After winning a primary election that effectively clinched the Republican presidential nomination, Donald Trump paused to laud a boyish-looking 35-year-old who ultimately proved to be an indispensable figure on the path to the White House.
"Honestly, Jared is a very successful real estate person. But I actually think he likes politics more than he likes real estate," Trump said of his son-in-law Jared Kushner, standing to his right during a victory speech after the Indiana party primary election in May. "But he's very good at politics."
Kushner, the slender, clean-cut New Jersey real estate scion who married Trump's daughter Ivanka in 2009, helped guide the Republican Trump to victory last week over Democrat Hillary Clinton and is poised to remain an influential adviser during his presidency.
Kushner emerged as an important voice early in Trump's campaign, launched in June 2015. He was involved in almost every aspect of Trump's campaign, offering advice on key personnel decisions, strategy, speeches, fundraising and other areas.
Late in the campaign, he began laying the groundwork for a possible Trump-run television network, in the event his father-in-law lost, according to a person familiar with the matter.
Kushner spearheads his family's real estate development company, Kushner Companies, and is the publisher of the New York Observer weekly newspaper, which he acquired at age 25.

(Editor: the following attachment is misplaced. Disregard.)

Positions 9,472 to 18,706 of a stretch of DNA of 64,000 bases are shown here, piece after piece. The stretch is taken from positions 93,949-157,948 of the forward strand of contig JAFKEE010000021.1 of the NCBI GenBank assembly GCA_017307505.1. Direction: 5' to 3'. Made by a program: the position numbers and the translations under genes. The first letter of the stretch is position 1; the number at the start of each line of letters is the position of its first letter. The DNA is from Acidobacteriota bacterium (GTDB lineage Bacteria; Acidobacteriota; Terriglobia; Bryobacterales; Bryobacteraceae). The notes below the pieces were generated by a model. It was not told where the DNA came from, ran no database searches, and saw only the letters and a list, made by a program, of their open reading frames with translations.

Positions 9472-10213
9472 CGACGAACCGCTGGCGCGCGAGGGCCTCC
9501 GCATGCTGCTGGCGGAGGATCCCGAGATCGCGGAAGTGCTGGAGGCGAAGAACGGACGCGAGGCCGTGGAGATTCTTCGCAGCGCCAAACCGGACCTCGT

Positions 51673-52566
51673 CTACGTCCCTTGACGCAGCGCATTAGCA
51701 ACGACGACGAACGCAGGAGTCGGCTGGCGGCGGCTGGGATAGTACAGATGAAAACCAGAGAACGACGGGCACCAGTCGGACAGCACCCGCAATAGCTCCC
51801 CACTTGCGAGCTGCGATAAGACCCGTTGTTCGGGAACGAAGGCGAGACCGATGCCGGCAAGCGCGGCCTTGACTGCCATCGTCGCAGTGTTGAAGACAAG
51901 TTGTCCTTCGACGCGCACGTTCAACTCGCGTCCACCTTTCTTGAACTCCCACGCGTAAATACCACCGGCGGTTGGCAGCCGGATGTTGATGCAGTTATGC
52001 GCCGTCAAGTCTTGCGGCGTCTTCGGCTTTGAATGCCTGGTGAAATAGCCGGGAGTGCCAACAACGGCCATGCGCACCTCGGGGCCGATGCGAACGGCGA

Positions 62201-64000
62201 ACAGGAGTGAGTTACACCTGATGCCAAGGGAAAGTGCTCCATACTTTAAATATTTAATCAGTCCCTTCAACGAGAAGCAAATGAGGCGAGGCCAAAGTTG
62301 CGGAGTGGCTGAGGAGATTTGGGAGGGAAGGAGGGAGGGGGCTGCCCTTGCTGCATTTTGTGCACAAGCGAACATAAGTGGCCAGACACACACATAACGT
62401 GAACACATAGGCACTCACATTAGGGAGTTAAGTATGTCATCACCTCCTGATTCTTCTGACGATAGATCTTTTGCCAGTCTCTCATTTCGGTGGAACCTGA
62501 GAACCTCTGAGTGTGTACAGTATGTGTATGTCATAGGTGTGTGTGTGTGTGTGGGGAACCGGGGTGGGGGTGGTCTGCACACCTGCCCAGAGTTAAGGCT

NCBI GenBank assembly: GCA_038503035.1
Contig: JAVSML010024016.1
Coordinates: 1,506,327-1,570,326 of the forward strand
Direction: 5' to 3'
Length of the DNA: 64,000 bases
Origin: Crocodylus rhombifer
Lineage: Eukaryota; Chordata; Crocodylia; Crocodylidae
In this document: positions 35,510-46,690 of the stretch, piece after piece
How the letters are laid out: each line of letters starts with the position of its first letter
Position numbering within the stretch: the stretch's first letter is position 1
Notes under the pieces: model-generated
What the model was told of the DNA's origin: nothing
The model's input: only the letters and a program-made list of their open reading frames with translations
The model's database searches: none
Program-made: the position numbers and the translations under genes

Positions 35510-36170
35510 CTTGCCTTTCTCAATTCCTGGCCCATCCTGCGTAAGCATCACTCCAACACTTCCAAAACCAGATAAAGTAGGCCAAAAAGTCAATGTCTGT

While a federal anti-nepotism law prohibits a president from hiring family members to serve in his administration, Kushner is set to remain a key insider and trusted confidant.
Trump said on Wednesday he was not trying to get security clearance for his children, which would allow them access to classified government information.
"I am not trying to get 'top level security clearance' for my children. This was a typically false news story," the New York real estate magnate said in a Twitter post.
Trump was referring to media reports on Monday that he was seeking security clearance for three of his children and his son-in-law.
Such clearance would allow Trump to discuss matters of national security with his daughter, Ivanka, sons Eric and Donald Jr. and son-in-law Kushner. Federal law prohibits him from hiring family members to serve in his administration, but all four played key advisory roles through the campaign.
Trump has insisted that to avoid conflicts of interest, his children would run his sprawling business operations once he assumed the presidency.
Reince Priebus, appointed Trump's White House chief of staff on Sunday, told NBC's "Today" show on Monday that Kushner "obviously" will be very involved in decision-making. Kushner serves on Trump's transition executive committee.